A Major US Ally in the Pacific Wants to Scrap an Important Military Deal With the US, and That May Give China an Edge

 In China, Australia, ASEAN, GDI, Air
  • The Philippine pres­i­dent has announced his inten­tion to with­draw from the Visiting Forces Agreement that facil­i­tates the US mil­i­tary pres­ence in his coun­try.
  • The actual end of that pact is still a long way off, but sim­i­lar deci­sions in the past left Manila in a weaker posi­tion to counter China’s ambi­tions in the region.
  • Visit Business Insider’s home­page for more sto­ries.

Philippine President Rodrigo Duterte fol­lowed through on numer­ous threats to end his coun­try’s Visiting Forces Agreement with the US on Tuesday, noti­fy­ing Washington of his intent to with­draw, trig­ger­ing a 180-day count­down.

On Friday, Army Secretary Ryan McCarthy said he thought the two sides could reach a polit­i­cal res­o­lu­tion, but recent his­to­ry sug­gests the pact’s demise could be an oppor­tu­ni­ty for China in a strate­gi­cal­ly valu­able region.

Since taking office in 2016, Duterte has repeat­ed­ly crit­i­cized the US and US offi­cials. The US, which ruled the Philippines as a colony in the first half of the 20th cen­tu­ry, remains close with the Philippines and is very pop­u­lar there — as is Duterte, who had 87% approval in December.

But the Philippine pres­i­dent nev­er­the­less decid­ed to end the VFA, with his spokesman saying it was “time we rely on our­selves” and that the coun­try “will strength­en our own defens­es and not rely on any other coun­try.”

While President Donald Trump said he didn’t “really mind,” the US Embassy in the Philippines said it would “care­ful­ly con­sid­er how best to move for­ward,” and Defense Secretary Mark Esper said it was “a move in the wrong direc­tion.” 

Asked on Friday about the deci­sion, McCarthy touted US-Philippine ties.

Marines Philippines KAMANDAG artillery howitzer

A Philippine marine looks through the sights on a US Marine Corps M777 towed 155 mm how­itzer at Colonel Ernesto Ravina Air Base in the Philippines, during exer­cise KAMANDAG 3, October 12, 2019. US Marine Corps/Staff Sgt. Donald Holbert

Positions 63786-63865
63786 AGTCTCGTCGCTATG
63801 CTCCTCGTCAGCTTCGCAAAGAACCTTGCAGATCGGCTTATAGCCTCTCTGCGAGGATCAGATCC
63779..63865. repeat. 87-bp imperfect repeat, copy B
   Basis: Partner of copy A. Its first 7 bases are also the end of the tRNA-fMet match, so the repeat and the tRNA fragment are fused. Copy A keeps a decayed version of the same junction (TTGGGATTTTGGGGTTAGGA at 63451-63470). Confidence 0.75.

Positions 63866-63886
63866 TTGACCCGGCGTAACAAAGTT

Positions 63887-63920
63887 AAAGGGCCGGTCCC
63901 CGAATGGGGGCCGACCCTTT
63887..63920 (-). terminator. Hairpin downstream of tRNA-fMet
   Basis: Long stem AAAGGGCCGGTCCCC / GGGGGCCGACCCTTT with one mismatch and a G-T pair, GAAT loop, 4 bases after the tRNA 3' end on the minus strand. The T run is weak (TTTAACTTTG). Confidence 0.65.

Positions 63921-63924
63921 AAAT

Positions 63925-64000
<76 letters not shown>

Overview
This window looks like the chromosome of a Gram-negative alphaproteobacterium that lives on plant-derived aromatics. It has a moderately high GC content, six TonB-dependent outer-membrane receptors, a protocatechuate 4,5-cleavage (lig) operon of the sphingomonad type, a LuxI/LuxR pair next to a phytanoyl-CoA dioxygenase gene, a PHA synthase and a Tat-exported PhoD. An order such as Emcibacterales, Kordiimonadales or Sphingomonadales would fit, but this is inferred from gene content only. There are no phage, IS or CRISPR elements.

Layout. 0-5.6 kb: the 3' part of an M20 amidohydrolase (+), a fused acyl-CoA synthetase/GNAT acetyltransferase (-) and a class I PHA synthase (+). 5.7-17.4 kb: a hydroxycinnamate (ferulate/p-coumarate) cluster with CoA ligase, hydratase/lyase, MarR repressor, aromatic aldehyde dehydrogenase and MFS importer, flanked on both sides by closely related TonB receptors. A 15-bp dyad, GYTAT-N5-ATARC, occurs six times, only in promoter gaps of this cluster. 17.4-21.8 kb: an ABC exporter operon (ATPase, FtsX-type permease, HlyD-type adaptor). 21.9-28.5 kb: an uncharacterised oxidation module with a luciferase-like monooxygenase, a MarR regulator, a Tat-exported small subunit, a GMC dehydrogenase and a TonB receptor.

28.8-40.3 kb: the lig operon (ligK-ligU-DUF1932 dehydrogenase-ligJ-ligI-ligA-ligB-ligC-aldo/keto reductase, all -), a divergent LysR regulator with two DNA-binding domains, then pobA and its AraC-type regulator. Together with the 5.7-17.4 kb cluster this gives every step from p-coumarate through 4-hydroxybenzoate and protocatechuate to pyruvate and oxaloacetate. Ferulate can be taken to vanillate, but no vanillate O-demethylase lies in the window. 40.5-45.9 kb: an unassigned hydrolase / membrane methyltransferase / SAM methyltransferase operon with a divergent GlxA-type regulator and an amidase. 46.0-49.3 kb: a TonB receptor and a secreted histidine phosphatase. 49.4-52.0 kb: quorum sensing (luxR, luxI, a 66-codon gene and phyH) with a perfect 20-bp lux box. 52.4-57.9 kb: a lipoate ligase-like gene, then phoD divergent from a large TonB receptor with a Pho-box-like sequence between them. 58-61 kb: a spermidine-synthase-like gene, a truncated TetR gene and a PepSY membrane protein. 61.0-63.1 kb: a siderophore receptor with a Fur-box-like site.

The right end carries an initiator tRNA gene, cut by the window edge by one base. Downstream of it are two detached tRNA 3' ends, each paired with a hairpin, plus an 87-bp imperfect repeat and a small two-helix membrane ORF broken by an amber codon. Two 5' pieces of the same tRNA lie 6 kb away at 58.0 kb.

Washington and Manila have “a long his­to­ry” of work­ing “very hard togeth­er” and of “very strong” mil­i­tary-to-mil­i­tary rela­tions, McCarthy told an audi­ence at the National Press Club in Washington, DC. “We have about 175 days to work through this diplo­mat­i­cal­ly. I think we can drive for­ward to an end state that will work out for all of us polit­i­cal­ly.”

The US and the Philippines are also bound by the Mutual Defense Treaty and the Enhanced Defense Cooperation Agreement, but ending the VFA would under­cut those and the legal stand­ing US forces have when in the Philippines.

The latter effect would endan­ger hun­dreds of mil­i­tary exer­cis­es and other mil­i­tary coop­er­a­tion. US Special Forces troops have been sta­tioned in the Philippines to help fight ISIS-linked mil­i­tants, and the US mil­i­tary has trained there with other coun­tries in the region. The Philippines has also hosted US troops deployed as part of Pacific Pathways, which is meant to allow US and forces in the region to build stronger part­ner­ships and readi­ness.